It took a little time to happen, but California has officially limited the use of rap lyrics as evidence in court proceedings. Gov. Gavin Newsom signed The Decriminalizing Artistic Expression Act on Friday, according to CNN. The California Senate and Assembly previously approved this measure in August.
The law officially places restrictions on how the prosecution can use lyrics as they have to be deemed relevant to the case itself. If lyrics are provided, then there needs to be “research demonstrating that the introduction of a particular type of expression introduces racial bias into the proceedings,” as well as evidence rebutting those findings. In addition to rap lyrics, this also includes “performance art, visual art, poetry, literature, film, and other media.”
“Artists of all kinds should be able to create without the fear of unfair and prejudicial prosecution,” the Democratic governor said in a statement Friday. “California’s culture and entertainment industry set trends around the world, and it’s fitting that our state is taking a nation-leading role to protect creative expression and ensure that artists are not criminalized under biased policies.”
Recently, the use of rap lyrics in arrests has come under fire with the indictments involving YSL artists Young Thug and Gunna concerning their RICO charges. Fulton County DA Fani Willis had defended that tactic as she deemed the lyrics relevant to the alleged criminal activity. However, many in the hip-hop community feel the practice infringes on First Amendment rights and is a racist double standard.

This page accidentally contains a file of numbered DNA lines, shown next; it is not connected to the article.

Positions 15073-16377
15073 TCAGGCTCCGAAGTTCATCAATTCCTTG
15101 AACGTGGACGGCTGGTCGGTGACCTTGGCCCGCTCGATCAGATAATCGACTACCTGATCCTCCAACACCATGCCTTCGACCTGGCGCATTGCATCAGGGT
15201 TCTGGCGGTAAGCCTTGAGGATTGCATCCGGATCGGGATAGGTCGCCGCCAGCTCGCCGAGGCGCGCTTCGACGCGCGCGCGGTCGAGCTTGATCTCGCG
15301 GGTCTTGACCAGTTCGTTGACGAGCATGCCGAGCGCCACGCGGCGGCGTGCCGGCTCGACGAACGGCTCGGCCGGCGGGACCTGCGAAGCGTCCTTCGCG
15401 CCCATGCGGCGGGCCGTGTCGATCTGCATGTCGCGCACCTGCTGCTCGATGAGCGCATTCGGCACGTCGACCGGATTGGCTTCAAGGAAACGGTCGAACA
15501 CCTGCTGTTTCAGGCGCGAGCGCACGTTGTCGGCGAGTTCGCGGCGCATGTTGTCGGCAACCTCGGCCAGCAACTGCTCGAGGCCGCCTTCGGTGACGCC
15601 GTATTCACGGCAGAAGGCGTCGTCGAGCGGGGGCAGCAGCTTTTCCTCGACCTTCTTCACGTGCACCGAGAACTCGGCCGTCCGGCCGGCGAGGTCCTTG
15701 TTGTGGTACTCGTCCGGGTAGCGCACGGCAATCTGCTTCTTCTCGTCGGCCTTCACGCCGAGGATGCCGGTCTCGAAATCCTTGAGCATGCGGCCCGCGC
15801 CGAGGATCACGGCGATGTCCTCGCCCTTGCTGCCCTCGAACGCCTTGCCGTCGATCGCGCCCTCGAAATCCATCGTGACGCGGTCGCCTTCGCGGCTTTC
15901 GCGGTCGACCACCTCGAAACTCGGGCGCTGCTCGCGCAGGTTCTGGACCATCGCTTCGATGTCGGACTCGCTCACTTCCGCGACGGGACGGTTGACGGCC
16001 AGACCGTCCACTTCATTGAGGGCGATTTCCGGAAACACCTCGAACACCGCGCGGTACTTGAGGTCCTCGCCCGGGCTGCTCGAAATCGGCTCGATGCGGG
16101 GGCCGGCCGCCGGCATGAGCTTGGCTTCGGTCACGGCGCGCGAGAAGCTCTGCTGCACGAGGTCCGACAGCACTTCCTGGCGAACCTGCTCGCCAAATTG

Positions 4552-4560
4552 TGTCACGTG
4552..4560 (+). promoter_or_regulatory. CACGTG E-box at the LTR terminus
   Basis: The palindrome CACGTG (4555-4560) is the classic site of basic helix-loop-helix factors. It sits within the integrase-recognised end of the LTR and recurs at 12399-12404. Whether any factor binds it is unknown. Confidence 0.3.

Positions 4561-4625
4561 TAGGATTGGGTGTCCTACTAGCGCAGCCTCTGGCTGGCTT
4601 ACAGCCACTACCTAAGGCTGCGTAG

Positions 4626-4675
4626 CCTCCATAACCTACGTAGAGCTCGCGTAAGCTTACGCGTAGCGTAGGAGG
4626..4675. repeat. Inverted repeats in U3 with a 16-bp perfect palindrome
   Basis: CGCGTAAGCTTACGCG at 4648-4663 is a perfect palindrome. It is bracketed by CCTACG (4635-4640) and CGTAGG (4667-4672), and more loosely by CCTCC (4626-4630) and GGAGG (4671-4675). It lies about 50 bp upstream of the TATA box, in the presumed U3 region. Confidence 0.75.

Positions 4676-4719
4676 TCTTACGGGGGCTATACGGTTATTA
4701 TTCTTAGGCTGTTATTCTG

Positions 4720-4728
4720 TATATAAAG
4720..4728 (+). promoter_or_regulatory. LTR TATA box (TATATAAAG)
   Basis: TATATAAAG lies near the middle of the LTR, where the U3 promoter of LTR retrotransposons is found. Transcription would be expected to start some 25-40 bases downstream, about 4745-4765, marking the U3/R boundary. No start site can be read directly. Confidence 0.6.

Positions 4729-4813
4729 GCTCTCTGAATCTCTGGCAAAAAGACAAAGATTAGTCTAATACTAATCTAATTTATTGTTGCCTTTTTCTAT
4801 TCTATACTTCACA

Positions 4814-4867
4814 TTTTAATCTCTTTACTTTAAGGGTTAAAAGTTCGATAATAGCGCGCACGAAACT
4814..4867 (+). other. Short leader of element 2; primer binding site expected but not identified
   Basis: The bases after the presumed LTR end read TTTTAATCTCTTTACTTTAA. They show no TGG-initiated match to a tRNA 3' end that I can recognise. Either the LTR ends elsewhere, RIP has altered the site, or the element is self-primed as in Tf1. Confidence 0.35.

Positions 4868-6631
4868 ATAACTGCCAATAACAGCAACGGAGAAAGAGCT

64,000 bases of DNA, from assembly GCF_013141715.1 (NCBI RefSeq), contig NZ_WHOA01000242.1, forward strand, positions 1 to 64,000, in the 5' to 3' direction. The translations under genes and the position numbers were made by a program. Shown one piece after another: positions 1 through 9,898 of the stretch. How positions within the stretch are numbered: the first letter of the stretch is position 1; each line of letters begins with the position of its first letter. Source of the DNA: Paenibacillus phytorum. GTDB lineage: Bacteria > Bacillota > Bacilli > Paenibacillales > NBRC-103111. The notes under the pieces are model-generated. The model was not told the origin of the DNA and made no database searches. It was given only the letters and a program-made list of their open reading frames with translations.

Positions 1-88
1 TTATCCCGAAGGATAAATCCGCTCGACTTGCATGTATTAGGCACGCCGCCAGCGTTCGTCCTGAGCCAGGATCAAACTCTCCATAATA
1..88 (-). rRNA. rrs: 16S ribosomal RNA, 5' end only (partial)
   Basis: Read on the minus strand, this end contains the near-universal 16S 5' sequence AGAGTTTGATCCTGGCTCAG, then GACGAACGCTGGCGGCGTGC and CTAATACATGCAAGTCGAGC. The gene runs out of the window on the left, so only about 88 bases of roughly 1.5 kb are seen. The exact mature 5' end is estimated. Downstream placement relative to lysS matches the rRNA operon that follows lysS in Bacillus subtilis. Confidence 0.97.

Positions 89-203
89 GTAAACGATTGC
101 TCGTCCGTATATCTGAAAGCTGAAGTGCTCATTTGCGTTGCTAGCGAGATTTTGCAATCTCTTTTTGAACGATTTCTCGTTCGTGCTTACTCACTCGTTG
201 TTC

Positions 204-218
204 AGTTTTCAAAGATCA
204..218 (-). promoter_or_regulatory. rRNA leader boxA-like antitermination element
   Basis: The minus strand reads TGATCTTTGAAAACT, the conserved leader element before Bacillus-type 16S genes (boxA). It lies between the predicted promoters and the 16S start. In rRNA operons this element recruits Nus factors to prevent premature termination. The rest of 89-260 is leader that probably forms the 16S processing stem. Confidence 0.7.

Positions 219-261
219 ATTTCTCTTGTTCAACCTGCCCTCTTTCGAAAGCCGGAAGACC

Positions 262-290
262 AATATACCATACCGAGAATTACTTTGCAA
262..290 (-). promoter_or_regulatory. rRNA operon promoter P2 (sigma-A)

New York has taken up similar legislation but seems to have stalled in assembly. There are hopes that Congress will eventually take up national means to enact this provision everywhere. Although, with the current makeup, it’s hard to see how that gets done. For now, entertainment attorney and co-founder of Songwriters of North America Dina LaPolt deems California’s law a win for Black artists.
From NBC News:
“For too long, prosecutors in California have used rap lyrics as a convenient way to inject racial bias and confusion into the criminal justice process,” said Dina LaPolt, entertainment attorney and co-founder of Songwriters of North America.
“This legislation sets up important guardrails that will help courts hold prosecutors accountable and prevent them from criminalizing Black and Brown artistic expression. Thank you, Gov. Newsom, for setting the standard. We hope Congress will pass similar legislation, as this is a nationwide problem.”